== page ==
Today’s recipe, Baingan Bharta, is, of course an Indian classic with many versions. My mom used to make it with yogurt and without tomatoes and, I think, she even added some coconut to it. Nothing but the eggplant itself was cooked. I do make that version sometime, with soy yogurt or just without any, and it is truly lip-smacking.
But this version that uses more spices and the richness of tomatoes was what I was craving today when the rain doused Washington and kept us indoors all day. That, with naan.
Naan is a popular north Indian bread that anyone who has ever eaten in an Indian restaurant would be familiar with. It’s a soft, pillowy, often triangular-shaped bread that’s baked in a clay oven.
I, of course, don’t have a clay oven so mine just gets baked in the regular oven. I try to make my naans healthier than restaurant versions by using a mix of bread flour and white whole-wheat flour. They taste just as delicious, without making you feel all sticky inside from that white flour, if you know what I mean.
2 medium eggplants or 1 large one, halved, placed cut-side down on an oiled baking sheet, and roasted in a 350-degree oven about half an hour until the flesh is tender.
1 tbsp canola or other vegetable oil
2 medium onions, sliced
2-3 banana peppers, chopped (you could substitute serrano or jalapeno)
2 tbsp grated ginger
8-10 garlic cloves, grated or minced very fine
4 tomatoes, roughly chopped
1 tbsp coriander seeds, powdered
1 tsp cumin seeds, powdered
1 tsp red chilli powder
1/2 tsp turmeric
1/4 cup finely chopped coriander leaves
Salt to taste
In a saucepan, heat the oil and add the onions. Saute slowly over medium to low heat until they start to caramelize and turn quite brown but do not burn.
Add the ginger and garlic and saute for another minute.
Add the coriander powder, cumin powder, chilli powder and turmeric. Mix well and stir to toast the spices.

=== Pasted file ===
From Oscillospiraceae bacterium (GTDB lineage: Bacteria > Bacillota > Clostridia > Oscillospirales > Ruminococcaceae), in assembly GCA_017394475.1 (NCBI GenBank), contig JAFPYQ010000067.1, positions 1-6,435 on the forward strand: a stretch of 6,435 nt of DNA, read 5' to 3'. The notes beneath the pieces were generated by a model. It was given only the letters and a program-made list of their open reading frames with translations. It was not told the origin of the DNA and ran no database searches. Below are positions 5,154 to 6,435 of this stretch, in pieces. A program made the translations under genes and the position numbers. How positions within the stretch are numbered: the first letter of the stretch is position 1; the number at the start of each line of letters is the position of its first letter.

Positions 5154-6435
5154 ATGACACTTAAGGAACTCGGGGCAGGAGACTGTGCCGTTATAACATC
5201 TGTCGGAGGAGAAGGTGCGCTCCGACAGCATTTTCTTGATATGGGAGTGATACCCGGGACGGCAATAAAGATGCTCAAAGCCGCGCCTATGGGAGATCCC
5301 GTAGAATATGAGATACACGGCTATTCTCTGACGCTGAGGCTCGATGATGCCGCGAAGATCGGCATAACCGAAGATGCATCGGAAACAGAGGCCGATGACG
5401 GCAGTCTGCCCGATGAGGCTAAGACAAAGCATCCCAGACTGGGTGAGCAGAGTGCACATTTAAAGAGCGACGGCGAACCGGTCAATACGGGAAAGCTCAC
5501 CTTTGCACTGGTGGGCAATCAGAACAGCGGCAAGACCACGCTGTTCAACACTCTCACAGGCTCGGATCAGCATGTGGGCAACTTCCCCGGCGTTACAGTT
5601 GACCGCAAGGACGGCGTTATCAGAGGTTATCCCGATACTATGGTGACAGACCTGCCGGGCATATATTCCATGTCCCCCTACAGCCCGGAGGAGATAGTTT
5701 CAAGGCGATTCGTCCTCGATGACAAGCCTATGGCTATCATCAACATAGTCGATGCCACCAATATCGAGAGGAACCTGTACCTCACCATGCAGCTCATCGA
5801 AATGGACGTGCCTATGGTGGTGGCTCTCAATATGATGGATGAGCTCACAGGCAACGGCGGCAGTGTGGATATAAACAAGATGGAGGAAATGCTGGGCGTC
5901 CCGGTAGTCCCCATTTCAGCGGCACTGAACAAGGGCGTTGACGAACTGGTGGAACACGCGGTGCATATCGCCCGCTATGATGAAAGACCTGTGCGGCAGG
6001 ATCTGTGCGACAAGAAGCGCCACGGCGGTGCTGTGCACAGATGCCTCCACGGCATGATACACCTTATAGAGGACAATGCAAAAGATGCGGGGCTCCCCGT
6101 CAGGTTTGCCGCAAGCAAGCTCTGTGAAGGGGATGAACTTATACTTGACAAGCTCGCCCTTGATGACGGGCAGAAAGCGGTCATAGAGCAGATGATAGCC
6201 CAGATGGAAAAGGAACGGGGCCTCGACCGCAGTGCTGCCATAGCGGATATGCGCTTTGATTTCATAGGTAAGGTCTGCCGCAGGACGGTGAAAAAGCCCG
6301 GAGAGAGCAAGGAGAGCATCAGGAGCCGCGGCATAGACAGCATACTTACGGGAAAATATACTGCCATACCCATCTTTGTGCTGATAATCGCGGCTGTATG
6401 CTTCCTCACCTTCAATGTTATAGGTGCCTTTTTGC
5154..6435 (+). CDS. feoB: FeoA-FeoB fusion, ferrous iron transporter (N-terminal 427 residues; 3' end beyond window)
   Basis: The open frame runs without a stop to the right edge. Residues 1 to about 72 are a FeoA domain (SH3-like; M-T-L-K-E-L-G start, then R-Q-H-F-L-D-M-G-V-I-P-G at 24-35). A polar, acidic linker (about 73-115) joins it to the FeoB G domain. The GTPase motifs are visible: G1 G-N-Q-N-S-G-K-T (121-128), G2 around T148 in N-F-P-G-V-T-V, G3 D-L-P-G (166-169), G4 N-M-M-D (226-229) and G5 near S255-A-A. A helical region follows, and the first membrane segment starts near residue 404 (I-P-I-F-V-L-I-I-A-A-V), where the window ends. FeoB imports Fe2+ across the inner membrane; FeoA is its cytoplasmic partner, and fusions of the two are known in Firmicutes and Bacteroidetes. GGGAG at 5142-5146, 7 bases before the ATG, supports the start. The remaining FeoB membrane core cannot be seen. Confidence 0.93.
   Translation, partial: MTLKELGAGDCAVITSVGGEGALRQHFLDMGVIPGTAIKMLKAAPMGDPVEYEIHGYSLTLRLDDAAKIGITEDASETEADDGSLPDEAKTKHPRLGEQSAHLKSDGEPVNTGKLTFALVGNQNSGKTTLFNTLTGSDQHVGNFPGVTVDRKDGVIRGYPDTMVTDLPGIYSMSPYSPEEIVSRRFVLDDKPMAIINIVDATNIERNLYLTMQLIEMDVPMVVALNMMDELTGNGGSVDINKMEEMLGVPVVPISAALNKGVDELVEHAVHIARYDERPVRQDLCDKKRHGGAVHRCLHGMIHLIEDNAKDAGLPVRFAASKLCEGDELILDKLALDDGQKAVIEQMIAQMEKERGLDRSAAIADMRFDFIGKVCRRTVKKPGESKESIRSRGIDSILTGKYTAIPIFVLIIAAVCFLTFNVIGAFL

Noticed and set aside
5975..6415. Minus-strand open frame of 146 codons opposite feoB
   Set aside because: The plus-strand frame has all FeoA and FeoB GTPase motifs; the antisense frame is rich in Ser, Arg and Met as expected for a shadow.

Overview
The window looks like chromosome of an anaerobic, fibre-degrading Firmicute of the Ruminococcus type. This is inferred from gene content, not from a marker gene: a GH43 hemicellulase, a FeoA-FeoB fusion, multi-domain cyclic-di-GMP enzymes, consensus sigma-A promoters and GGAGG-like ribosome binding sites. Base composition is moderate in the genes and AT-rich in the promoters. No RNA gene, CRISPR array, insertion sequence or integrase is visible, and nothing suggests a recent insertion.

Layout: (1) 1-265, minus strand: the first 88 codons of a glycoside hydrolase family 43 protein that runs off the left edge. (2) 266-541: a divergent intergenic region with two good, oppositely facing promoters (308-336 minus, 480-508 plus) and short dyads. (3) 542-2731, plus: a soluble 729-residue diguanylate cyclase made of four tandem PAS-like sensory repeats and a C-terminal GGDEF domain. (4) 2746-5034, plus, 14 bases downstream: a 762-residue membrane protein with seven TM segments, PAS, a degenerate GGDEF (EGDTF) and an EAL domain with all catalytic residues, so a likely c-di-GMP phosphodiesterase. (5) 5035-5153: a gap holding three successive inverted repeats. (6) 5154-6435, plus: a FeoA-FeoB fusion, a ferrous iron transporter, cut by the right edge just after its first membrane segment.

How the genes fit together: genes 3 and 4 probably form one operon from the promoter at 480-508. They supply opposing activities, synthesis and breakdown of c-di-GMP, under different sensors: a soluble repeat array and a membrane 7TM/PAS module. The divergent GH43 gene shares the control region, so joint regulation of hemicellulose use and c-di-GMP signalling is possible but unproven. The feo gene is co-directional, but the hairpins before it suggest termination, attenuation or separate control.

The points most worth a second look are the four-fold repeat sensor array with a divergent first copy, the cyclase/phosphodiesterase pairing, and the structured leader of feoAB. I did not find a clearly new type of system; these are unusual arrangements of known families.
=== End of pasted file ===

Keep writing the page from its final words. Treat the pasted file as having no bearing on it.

Add the tomatoes and banana peppers and, over medium heat, cook until most of the juices of the tomato have evaporated.
Scoop out all the flesh from the cooled eggplant skins and chop roughly. Add to saucepan. Mix well.
Cook for another 5 minutes until the eggplants and tomatoes have turned into a homogenous mush. Add salt to taste.
Turn off heat and add coriander. Mix well and serve hot with naan.
1 cup bread flour
1 cup white whole-wheat flour
1 1/4 tsp yeast
2 tbsp canola or other vegetable oil
3/4 cup soy yogurt
1/4 tsp salt
Water as needed
Sesame seeds for sprinkling over the naan (I use unrefined sesame seeds, but the white ones will do perfectly well)
Mix the two flours and the yeast and salt thoroughly in a bowl if making by hand, or in the bowl of a stand mixer.
Add the oil and yogurt and knead for about 10 minutes, using low speed if using a stand-mixer, to form a smooth dough. Add water if necessary.
Place the dough in an oiled bowl and turn it over once to coat all sides.
Let it rise about 2-3 hours in a warm place.
Divide the dough into six balls. Let them stand around 10 minutes. Then, roll each ball into an oval, about 6-7 inches in diameter at the longest point. Make sure you roll out the naan evenly and don’t roll it out too thin, to ensure it puffs up in the oven.
Brush with oil and sprinkle some sesame seeds on top of each oval.
Preheat an oven to 475 degrees, placing a pizza or baking stone on the middle rack. I just use four unglazed clay tiles that I bought long ago from a hardware store and they do the job just as well.
Place as many naans as possible on the stone without overlapping. I just bake two at a time.
Bake about five minutes. The bread will puff up and light brown spots will appear on the top when it’s done.
Serve hot with the bharta.